E.L. Thorndike Professor and Director Emeritus of the International Center for Cooperation and Conflict Resolution at Teachers College, Columbia University
Interviewed by Julian Portilla, 2003
This rough transcript provides a text alternative to audio. We apologize for occasional errors and unintelligible sections (which are marked with ???).
A: People come into say, ethnic conflicts have identities also, and historical memories, and images of what a good future would be like. And that's brought into the conflict, which may be specific and narrow, but is surrounded by these other issues. You have to listen to those other issues, and help the parties deal with the specific issues, if they can deal with the specific issues without getting into the larger issues.
Sometimes you have to deal with the larger issues, but as a general principle, I think, Roger Fisher had this notion of fractionating conflict, that is to deal with the smaller issues.
For example, if you and your wife are having a conflict over which television channel to watch, it should be a conflict about that television channel, not a conflict about her personality, or family, or your history of your relations with one another. So if you can deal with a conflict at a small level, at the international level, one ??? candidate talked about the location of 72 weapons systems during the Cuban Crisis, rather than the free world versus communism. Therefore the conflict was resolvable. The conflict between free world and communism would never had been resolvable through peaceful negotiations. So if you learn to deal with conflicts at the appropriate size level, that will always be helpful. Some people make the mistake of escalating the conflict very quickly and it becomes much less manageable when that happens. But I do say it's the appropriate size that matters. Sometimes you have to deal with larger issues, you have to deal with the basic fact that there is a basic problem of confidence between oneself and the other. It's not just the television channel.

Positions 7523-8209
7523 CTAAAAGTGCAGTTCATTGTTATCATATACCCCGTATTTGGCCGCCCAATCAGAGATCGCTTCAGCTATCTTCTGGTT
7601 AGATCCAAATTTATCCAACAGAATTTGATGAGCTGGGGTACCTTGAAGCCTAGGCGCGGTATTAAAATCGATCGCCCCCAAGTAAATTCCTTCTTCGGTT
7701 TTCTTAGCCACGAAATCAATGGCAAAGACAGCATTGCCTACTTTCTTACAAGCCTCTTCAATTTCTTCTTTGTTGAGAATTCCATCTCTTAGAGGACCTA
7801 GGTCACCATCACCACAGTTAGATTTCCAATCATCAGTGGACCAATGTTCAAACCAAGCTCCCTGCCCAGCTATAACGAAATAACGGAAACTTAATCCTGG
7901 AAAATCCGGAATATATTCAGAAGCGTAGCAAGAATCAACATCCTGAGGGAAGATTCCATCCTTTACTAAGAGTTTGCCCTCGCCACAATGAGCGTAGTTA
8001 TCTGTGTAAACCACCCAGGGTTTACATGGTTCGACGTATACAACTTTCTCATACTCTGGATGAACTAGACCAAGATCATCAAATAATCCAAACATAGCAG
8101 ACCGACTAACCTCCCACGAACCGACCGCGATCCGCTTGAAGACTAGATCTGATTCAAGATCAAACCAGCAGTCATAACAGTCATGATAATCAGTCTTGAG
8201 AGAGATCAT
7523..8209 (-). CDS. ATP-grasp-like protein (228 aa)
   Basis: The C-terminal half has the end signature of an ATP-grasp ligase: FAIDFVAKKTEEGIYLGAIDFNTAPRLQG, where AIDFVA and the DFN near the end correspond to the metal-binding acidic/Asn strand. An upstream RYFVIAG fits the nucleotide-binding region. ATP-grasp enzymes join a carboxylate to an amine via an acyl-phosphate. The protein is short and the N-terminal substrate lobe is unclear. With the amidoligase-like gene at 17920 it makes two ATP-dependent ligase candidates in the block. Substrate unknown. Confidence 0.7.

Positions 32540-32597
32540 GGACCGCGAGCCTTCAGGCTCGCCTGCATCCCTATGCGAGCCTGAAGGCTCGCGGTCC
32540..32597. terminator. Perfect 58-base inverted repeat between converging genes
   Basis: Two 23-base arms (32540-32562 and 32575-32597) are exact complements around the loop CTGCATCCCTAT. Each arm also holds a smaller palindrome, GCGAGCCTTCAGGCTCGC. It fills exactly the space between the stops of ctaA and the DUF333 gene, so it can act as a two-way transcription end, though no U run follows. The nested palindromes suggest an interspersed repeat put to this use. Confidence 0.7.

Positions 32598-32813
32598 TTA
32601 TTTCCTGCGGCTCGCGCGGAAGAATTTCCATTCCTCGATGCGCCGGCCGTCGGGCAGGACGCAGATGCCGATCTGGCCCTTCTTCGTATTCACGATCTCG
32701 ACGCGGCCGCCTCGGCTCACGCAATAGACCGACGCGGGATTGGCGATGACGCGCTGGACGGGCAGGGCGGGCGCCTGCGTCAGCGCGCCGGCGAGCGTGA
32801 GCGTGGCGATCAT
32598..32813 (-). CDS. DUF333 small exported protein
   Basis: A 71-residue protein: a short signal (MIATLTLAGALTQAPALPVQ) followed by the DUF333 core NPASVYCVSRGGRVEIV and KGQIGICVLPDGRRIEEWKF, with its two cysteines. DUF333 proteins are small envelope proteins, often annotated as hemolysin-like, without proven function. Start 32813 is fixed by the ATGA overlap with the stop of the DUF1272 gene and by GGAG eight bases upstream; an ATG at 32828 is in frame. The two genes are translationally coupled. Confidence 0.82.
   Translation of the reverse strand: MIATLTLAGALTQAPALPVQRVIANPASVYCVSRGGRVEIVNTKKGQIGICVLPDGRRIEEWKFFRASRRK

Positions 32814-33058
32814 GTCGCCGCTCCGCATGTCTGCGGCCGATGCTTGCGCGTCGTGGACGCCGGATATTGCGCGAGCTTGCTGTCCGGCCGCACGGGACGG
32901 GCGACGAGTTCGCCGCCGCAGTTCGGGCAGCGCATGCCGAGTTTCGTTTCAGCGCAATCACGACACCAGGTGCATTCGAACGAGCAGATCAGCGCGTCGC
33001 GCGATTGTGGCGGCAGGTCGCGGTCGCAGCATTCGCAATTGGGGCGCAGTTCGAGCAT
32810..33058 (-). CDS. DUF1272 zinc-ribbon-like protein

Q: Sure. It makes me think about when there is a conflict that is manifested because of some structural problem. Then it makes it really hard to deal with just that specific part of the conflict knowing that if you only deal with that it will likely repeat itself given the structure that's likely to foster that kind of thing.
A: I think that's very much the case. Our center here does a lot of work in schools and sometimes you have to not focus only on changing the kids by teaching them. You have to look at the whole culture, the parents, or teachers, or administrators. You have to look at the whole culture, and start understanding what are the structural factors that promote competitive relationship between the people like the kids and the way they manage in the classroom, or the teachers and the way they're promoted, or given special honors and duties, and so on. So you have to look not only at the presenting problem, but also what are the factors that are giving rise to the conflict, structural elements that are important.